Boom Town (1940)

Big John (Clark Gable) and Square John (Spencer Tracy) are two good buddies who travel around, conning oil equipment out of people in order to eventually develop their own fields. They make a few enemies and owe a bit of money along the way, but eventually get a little plot set up and start drilling for oil.

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Square John has been dating a girl named Elizabeth, usually called Betsy (Claudette Colbert), whom he writes to frequently. Betsy comes to the town where the Johns are setting up their oil field, but rather than getting hitched to Square John, she finds herself falling for his best friend.

While Square John seems forgiving, the love triangle puts a strain on their friendship, which eventually ends, leading the men to also go their separate ways in business. Boom Town follows the lives of these characters over the next twenty years of their lives, through the ups and downs (of which there are many!) of both business and love.

Jack Conway directs this adventurous Western drama. The story was written by James Edward Grant and adapted for the screen by John Lee Mahin. Harold Rosson secured an Oscar nomination for his cinematographic work on the film, as did A. Arnold Gillespie and Douglas Shearer for special effects.

Boom Town boasts a truly all-star cast, which along with those listed above includes Hedy Lamarr as Karen Vanmeer (Big John’s eventual mistress and business advisor) and Frank Morgan (of The Wizard of Oz fame) as Luther Aldrich, the man who the Johns con their very first oil rigging equipment out of.

Gable and Tracy make a surprisingly good on-screen pair. They made three films together, but this is the first I’ve seen and as a result I wasn’t quite sure what to expect from them. Gable’s enormous, highly charismatic screen presence provides a nice contrast to Tracy’s more understated performance, and as a result they work wonderfully together, both as thieving friends and as bitter enemies.

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Ironically, it’s Gable’s other pairing in this film – his romantic pairing – that brings Boom Town down a bit. There isn’t a whole ton of romantic chemistry between Gable and Colbert here. They were great together in It Happened One Night (which is one of my favorite films), but the spark that they shared in that film is absent here. Their performances individually are good, but their characters are supposed to have fallen in love instantly, marrying very soon after meeting. That scenario is an improbable one with any two actors portraying it, and in order for the audience to buy into it there has to be fantastic chemistry between them.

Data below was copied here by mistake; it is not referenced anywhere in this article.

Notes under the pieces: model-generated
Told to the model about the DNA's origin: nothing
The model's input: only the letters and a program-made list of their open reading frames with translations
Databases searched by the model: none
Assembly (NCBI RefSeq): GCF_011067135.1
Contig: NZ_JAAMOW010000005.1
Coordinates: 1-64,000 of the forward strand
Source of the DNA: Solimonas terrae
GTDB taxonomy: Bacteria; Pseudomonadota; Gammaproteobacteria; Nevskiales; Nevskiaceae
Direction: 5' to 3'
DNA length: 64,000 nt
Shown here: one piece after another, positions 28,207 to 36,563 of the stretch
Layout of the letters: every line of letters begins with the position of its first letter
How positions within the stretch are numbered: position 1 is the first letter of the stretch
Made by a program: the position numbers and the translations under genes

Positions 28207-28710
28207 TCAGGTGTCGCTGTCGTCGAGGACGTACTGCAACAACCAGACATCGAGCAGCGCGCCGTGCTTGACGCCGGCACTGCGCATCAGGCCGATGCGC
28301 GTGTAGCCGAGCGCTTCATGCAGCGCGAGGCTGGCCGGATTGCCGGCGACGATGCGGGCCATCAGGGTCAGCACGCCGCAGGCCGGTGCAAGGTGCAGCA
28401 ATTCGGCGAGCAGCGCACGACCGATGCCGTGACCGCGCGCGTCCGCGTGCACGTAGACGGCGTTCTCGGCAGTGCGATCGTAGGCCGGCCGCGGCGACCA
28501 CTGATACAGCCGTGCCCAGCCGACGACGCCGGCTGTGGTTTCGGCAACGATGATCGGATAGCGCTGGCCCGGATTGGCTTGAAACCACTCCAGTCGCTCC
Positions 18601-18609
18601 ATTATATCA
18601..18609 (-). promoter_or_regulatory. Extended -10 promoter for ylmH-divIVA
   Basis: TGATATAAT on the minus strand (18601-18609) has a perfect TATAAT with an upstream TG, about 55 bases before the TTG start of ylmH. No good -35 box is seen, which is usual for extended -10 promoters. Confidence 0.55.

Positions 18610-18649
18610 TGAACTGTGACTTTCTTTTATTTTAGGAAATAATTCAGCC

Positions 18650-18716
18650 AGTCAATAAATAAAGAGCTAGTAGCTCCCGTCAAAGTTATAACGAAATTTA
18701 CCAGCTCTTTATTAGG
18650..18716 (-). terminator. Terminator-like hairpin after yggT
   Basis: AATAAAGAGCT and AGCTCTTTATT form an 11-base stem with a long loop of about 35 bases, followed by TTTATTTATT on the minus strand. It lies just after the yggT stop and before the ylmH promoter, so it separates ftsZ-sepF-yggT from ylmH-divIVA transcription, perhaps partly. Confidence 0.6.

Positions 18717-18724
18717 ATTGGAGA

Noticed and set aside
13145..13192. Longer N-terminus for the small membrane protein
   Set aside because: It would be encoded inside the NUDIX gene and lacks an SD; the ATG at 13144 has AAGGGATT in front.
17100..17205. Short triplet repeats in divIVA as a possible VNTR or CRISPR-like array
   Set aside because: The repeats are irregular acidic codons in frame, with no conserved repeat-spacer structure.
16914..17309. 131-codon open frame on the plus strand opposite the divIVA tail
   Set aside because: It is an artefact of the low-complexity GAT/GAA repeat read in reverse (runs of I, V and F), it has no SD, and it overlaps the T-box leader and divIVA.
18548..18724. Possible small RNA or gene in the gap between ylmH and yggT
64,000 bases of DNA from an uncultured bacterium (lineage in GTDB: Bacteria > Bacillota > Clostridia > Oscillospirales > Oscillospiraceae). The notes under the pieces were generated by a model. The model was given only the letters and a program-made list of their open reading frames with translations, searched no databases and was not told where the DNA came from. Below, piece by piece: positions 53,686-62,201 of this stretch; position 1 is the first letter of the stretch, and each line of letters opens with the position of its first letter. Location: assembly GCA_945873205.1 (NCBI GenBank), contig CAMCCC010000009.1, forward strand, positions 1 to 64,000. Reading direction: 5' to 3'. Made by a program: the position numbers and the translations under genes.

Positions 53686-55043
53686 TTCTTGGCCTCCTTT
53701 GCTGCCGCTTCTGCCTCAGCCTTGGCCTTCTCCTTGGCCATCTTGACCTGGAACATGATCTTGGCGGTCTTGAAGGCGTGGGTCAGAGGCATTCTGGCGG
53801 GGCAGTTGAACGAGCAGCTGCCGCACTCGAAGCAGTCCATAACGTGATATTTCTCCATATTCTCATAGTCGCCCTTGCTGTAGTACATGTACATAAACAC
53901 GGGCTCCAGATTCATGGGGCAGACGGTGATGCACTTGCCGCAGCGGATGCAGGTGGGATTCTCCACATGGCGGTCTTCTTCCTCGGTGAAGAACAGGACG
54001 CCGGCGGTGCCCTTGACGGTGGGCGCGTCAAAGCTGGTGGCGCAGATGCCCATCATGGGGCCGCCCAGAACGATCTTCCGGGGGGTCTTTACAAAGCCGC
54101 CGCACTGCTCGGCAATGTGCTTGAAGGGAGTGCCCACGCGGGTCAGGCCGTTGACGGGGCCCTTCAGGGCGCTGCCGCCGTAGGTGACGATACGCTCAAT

The business side of the plot is intriguing, full of backstabbing and greed. It seems to be a fairly realistic depiction of the oil business. It does border a bit too much on pro-business propaganda for my taste, particularly near the end. But even though the characters are tied up in the oil business, the film’s focus is not 100% on oil. Boom Town is very much a film about its characters, their interactions with each other and the problems that they face over the course of their lives.

Though there is a lot going on in this film, its pace is fairly slow and it does have a few dull moments that allow the viewer to become easily distracted. Though I’m not usually a fan of westerns, Boom Town may have fared well from a bit more focus on the oil plot and a bit less of a focus on the melodrama. As previously mentioned, the chemistry just wasn’t there between Gable and Colbert in this film, so the melodrama portion of the plot was less engrossing than it could have been.

Boom Town is a decent film with interesting characters and scenarios, but it definitely falls short of its potential, especially with such a great cast of actors on board. It does include a great Gable/Tracy fist fight and a passionate courtroom speech by Tracy which do a bit to bring it back to the realm of goodness, but these moments aren’t enough to save the whole film. The score: 3/5

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2 thoughts on “Boom Town (1940)

    • It was so unexpected! I though Gable & Colbert would be killin’ me with the cuteness, but I was dead wrong with that assumption haha.

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